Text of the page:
The Penguins took their time showing up to the Chicago game tonight, but once get got there they played the kind of hockey that makes it fun to be a fan, snagging a 3-2 win in an overtime that went to a shootout.

Chicago didn’t dress most of its big stars for this game; Jonathan Toews, Patrick Kane, Marian Hossa, and Chicago’s Most Beautiful Patrick Sharp all stayed off the ice. Alternately, the Penguins brought out the kind of roster that fans have been waiting to see since last season — Sidney Crosby, James Neal, Chris Kunitz, Pascal Dupuis, Kris Letang, and Evgeni Malkin all played in their usual combinations. Beau Bennett skated with Malkin and Neal, and showed the same kind of ballsy physicality that he’s played with all season, proving that he deserves to be in that second line spot. Bennett’s a skinny dude, but he plays like he isn’t.

In fact, if I had to name Bennett’s game throughout the preseason it would be “Bruce from Finding Nemo.”

Not only do they have identical, terrifying sharp teeth, but Bennett brings the same attitude to his hockey that Bruce does to being a vegetarian: he’s fast and earnest and hardworking, but when push comes to shove he’s probably got a pantry full of fish hidden somewhere. (This is a real analogy.)

The game truly belonged to Kris Letang, however, whose two goals in the third period brought the Penguins back from a 2-0 deficit. Letang had a brilliant scoring season last year, leading the league’s defensemen. He hasn’t lessened any of that intensity in his preseason games, which certainly helped the Penguins tonight. Letang’s defensive partner tonight was Rob Scuderi, who wore an A. It was nice to see Scuderi in that role.

Honestly, the Pens often play their best when they’ve backed themselves into the tough spot. The first two periods weren’t bad, per se; the first period saw no goals from either team and the Blackhawks played hard for their goals in the second. But it was clear that Pittsburgh hadn’t bothered to fully show up yet. Not even captain Sidney Crosby’s brief scuffle — don’t get excited, it wasn’t anywhere close to an actual fight — could light the fire that the Penguins seemed to need. It wasn’t until Letang’s third period goal that the team seemed to snap alive, and we saw the kind of team game that we’re used to, focused on good passing and playmaking.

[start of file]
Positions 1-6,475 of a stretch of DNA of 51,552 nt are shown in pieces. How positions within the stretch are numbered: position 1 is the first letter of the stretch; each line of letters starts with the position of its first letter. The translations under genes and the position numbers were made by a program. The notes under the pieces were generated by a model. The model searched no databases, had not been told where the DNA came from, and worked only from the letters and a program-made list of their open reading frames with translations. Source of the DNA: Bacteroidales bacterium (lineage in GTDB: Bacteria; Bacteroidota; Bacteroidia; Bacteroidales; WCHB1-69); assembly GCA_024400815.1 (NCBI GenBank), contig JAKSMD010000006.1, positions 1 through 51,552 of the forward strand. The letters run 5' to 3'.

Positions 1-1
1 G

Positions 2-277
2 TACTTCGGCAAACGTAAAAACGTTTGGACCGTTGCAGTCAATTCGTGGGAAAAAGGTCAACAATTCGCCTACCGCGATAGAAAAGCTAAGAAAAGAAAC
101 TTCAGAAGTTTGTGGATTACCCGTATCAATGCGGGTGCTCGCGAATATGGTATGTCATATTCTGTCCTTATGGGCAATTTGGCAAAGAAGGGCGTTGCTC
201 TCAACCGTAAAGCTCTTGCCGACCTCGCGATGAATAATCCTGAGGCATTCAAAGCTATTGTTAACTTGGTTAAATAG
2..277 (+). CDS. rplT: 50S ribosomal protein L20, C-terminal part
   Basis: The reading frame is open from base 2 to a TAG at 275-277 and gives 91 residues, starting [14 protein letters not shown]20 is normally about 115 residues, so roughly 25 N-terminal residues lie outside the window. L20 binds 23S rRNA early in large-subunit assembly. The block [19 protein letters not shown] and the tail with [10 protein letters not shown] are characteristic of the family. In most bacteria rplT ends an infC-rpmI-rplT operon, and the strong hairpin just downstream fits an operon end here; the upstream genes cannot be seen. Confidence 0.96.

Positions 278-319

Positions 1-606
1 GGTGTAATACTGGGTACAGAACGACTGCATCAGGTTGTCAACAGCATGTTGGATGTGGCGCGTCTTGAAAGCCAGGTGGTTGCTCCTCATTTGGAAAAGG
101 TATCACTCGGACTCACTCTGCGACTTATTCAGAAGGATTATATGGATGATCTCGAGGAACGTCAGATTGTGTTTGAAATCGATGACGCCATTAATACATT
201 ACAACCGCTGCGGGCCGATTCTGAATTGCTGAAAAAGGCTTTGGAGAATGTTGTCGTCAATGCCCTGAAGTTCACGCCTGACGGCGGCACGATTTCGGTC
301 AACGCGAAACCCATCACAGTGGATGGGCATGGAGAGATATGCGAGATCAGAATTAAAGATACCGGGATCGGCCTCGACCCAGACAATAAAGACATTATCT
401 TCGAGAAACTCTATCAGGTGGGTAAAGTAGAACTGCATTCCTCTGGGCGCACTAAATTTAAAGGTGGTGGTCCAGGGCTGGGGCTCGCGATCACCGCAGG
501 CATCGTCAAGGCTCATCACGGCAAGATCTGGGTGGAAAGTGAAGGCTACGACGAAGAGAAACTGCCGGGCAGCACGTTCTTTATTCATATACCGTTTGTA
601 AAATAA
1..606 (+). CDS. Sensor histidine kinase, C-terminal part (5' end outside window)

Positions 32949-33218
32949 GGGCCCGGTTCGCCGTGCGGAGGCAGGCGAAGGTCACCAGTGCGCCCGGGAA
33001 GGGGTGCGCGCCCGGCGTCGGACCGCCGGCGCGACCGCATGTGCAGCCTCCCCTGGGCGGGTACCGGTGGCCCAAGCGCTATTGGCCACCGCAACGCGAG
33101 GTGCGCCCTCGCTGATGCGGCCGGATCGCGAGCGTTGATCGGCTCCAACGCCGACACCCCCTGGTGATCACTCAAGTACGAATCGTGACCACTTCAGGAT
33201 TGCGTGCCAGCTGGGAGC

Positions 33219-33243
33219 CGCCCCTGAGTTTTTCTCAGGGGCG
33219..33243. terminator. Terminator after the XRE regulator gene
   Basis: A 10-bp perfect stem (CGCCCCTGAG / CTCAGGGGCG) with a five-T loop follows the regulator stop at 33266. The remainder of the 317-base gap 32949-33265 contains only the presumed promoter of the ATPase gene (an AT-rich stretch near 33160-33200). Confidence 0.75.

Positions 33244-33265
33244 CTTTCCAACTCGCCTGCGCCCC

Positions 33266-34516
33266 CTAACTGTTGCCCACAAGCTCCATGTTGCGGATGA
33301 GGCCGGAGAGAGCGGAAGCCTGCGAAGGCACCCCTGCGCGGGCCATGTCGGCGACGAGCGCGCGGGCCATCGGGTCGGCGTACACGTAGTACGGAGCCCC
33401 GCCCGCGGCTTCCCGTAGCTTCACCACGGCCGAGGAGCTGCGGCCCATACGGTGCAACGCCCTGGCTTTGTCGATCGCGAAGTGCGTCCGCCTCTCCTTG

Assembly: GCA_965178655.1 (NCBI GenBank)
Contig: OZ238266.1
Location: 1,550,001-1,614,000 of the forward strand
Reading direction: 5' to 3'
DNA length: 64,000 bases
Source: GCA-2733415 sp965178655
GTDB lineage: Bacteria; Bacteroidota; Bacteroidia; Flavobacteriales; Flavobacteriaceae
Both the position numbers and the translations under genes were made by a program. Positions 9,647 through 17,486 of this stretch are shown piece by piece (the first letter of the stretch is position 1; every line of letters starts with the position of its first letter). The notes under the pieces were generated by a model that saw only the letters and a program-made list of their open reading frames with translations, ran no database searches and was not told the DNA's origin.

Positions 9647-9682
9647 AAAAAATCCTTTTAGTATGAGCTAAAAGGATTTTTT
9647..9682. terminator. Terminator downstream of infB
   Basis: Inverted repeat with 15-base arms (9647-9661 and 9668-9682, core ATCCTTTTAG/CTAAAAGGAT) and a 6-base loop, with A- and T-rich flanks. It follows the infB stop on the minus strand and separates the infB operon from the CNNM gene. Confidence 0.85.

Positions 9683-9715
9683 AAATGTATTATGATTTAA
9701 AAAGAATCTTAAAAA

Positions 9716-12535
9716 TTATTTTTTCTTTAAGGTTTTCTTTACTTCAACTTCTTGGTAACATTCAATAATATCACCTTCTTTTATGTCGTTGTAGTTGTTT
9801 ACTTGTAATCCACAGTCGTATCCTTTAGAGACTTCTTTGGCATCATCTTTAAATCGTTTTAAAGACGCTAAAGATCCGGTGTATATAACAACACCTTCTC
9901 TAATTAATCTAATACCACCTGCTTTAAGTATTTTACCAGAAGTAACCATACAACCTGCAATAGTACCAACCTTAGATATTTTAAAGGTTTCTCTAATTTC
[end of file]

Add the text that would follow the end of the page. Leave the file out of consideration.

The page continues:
Once they made up their minds to play, the Penguins had clear control over the game. The Blackhawks played well, and managed to keep the score even, but the puck stayed down in Chicago’s zone. The Bennett-Malkin-Neal line skated with beautiful chemistry, showing off some gorgeous passes and getting a few good shots in.

To absolutely nobody’s surprise, when the Kunitz-Crosby-Dupuis line played at their usual level it almost looked choreographed. Crosby had a beautiful backhand pass that didn’t end in a goal but will hopefully be GIF’d and immortalized forever, and Dupuis made an excellent shot that was deflected. Pascal Dupuis should get all the “Underrated Player” awards.

Jeff Zatkoff got the opportunity to show off tonight, stepping in for injured back-up Tomas Vokoun, and didn’t disappoint. He had a few incredible saves, including a last-minute dive back into the net to stop a shot.

Starting goalie Marc-André Fleury dressed as his backup and seemed in a good mood on the bench. It’s always good to see Fleury smiling, since his biggest problem has always been his own brain. A happy Fleury is a confident Fleury is a brick wall gymnast goalie Fleury. We like that Fleury, and we’ve been worried about him.

Overall, it was good to see all the boys back out on the ice together. When the Penguins are good, they’re incredible, and we saw flashes of that tonight in their puck handling and the way they seemed to make the game look simple. It’s easy to forget that hockey is a beautiful sport when fists are flying and forwards are tied up against the boards. It’s always nice to be reminded.

Molly is not an athlete. She quickly got used to winning the “Best Smile” award at her family's Summer Olympics (an award made up especially for her by her grandmother, who felt bad that she never won anything else). But as they say, "Those who cannot do, write about it from the sidelines and provide orange slices at half time."

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